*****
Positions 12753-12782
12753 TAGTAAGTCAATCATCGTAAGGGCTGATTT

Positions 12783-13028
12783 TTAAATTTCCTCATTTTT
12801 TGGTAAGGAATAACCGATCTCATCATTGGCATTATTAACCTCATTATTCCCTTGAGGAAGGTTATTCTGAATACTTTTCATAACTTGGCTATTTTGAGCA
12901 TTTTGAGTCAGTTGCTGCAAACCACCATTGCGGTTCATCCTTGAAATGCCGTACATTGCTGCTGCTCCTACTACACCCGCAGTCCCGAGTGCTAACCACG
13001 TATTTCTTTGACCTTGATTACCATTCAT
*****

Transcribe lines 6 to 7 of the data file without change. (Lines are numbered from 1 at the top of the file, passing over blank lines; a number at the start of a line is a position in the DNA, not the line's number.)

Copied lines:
12901 TTTTGAGTCAGTTGCTGCAAACCACCATTGCGGTTCATCCTTGAAATGCCGTACATTGCTGCTGCTCCTACTACACCCGCAGTCCCGAGTGCTAACCACG
13001 TATTTCTTTGACCTTGATTACCATTCAT